Use a semicolon [ ; ]
- to help sort out a monster list: There were citizens from Kingston, Ontario; Edmonton, Alberta; Regina, Saskatchewan; and Saint John, New Brunswick.
- to separate closely related independent clauses: My grandmother seldom goes to bed this early; she’s afraid she’ll miss out on something.
The semicolon allows the writer to imply a relationship between nicely balanced ideas without actually stating that relationship. (Instead of saying because my grandmother is afraid she’ll miss out on something, we have implied the because. Thus the reader is involved in the development of an idea—a clever, subliminal way of engaging the reader’s attention.)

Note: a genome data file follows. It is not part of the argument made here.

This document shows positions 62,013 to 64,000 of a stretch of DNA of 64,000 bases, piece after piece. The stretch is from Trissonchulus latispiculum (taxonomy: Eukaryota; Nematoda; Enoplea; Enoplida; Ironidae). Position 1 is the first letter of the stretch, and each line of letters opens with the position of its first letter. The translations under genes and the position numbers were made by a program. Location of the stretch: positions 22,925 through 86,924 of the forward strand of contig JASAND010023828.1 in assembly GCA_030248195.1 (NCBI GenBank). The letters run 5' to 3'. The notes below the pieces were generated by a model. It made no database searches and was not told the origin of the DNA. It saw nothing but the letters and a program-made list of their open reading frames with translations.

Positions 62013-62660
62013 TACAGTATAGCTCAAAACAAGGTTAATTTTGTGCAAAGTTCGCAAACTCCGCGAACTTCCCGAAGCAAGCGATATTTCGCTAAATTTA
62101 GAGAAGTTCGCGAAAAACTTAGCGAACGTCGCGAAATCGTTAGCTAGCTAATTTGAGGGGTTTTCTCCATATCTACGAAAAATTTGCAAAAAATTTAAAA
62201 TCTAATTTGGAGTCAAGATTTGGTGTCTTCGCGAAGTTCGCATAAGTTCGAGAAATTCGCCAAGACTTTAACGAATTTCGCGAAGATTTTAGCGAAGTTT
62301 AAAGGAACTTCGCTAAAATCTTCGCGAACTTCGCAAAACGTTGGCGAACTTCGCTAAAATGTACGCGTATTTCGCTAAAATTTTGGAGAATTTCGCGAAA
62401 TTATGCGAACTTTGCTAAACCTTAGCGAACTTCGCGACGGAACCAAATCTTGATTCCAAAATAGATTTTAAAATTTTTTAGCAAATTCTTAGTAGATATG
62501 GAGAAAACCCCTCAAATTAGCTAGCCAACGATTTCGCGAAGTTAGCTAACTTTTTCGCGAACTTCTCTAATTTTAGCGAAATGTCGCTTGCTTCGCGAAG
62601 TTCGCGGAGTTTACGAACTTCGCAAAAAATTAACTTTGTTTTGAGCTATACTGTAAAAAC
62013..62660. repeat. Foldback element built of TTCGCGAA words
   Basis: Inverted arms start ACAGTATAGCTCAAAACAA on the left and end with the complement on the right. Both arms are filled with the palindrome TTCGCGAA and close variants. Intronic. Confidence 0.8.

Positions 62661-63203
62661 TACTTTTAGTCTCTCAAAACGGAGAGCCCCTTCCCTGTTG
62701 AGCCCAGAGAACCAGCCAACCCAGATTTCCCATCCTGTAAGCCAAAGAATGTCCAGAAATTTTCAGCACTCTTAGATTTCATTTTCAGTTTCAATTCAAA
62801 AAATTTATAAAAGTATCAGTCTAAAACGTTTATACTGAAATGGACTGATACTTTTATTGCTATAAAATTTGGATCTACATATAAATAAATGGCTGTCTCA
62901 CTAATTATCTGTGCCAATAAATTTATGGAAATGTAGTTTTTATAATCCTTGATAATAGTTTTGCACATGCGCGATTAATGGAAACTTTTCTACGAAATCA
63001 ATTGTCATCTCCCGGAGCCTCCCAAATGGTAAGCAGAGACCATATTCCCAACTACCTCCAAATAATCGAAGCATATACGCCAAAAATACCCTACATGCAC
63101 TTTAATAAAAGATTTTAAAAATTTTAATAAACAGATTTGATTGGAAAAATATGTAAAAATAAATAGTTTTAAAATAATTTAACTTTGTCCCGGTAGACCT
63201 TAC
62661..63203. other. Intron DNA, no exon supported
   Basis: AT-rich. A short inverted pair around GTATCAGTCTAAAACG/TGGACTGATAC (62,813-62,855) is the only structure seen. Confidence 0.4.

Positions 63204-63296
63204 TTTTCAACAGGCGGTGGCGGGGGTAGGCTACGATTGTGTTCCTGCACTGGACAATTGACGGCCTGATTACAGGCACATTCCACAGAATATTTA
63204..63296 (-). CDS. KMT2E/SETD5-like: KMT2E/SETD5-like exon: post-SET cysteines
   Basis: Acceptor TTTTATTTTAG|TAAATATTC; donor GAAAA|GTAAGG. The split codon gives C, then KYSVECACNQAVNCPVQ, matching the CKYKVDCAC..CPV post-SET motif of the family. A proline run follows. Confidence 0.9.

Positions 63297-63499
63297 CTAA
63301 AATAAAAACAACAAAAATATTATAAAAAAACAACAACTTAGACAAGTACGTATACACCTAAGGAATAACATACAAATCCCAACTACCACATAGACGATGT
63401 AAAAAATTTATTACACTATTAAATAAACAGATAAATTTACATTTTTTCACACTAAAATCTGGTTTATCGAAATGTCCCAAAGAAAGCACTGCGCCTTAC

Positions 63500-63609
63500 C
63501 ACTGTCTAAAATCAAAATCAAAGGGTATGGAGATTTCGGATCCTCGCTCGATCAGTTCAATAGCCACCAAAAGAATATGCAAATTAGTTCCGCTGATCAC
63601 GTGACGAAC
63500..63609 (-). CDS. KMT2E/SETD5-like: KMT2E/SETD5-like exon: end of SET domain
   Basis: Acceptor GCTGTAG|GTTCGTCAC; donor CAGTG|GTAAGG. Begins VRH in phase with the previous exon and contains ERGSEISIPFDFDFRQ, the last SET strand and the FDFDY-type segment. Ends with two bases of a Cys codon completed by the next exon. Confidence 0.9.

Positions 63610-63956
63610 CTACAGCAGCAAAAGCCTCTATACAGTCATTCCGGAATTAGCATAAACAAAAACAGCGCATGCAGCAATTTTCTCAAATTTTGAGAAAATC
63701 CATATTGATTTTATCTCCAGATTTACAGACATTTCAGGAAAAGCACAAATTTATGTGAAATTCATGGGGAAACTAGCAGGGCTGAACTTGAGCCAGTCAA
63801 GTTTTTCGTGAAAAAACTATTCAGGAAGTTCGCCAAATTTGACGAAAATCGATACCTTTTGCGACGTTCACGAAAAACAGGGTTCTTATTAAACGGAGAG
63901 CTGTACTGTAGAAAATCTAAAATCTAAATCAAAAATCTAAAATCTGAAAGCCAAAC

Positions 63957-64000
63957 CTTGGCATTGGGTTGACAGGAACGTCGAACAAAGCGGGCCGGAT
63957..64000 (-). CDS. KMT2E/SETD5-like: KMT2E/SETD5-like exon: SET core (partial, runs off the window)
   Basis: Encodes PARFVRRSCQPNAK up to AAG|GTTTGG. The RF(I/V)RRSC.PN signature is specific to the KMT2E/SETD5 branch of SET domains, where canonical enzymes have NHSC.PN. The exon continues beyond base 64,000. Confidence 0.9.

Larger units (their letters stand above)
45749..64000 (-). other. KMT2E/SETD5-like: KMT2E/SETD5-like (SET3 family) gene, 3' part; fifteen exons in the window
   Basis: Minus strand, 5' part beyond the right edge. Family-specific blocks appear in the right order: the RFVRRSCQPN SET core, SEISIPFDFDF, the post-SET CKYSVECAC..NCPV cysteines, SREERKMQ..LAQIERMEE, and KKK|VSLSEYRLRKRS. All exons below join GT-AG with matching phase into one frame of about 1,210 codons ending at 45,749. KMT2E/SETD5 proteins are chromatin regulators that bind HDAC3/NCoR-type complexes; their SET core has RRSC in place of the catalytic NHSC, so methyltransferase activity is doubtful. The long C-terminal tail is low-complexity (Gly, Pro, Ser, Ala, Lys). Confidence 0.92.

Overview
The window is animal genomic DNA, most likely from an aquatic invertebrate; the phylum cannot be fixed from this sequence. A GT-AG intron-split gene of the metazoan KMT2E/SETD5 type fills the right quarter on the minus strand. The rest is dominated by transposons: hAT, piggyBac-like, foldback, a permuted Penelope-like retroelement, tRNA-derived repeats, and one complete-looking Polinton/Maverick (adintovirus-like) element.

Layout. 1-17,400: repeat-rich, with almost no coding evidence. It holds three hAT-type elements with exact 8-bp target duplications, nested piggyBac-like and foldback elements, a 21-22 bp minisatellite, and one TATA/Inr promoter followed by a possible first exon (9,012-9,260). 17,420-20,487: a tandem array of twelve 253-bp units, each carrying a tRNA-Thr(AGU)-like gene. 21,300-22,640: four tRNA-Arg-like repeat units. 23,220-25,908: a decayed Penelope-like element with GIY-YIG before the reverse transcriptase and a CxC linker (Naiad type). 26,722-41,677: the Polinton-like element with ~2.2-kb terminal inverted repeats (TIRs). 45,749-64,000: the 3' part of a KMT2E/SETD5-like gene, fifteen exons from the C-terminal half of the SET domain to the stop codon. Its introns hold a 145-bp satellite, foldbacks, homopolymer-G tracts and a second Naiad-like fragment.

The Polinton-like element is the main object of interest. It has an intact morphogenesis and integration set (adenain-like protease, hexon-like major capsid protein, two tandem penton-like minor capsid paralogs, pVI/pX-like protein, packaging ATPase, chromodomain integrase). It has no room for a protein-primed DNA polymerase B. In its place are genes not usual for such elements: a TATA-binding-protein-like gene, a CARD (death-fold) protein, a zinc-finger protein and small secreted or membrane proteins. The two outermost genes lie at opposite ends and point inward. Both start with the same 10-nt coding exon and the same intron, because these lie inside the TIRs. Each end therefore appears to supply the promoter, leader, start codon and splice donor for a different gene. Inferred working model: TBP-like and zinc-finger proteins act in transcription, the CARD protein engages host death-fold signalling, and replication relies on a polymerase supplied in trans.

It is rare, but certainly possible, that you will want a semicolon to separate two independent clauses even when those two independent clauses are connected by a coordinating conjunction. This is especially true when the independent clauses are complex or lengthy and when there are commas within those independent clauses. You might consider breaking those two independent clauses into separate sentences when this happens. For example:
- Coach Auriemma realized that his next recruiting class contained two superb guards, a fine post player, and a power forward; but as of the end of the spring recruiting season, he was still pushing to discover better first-year players for the interior positions.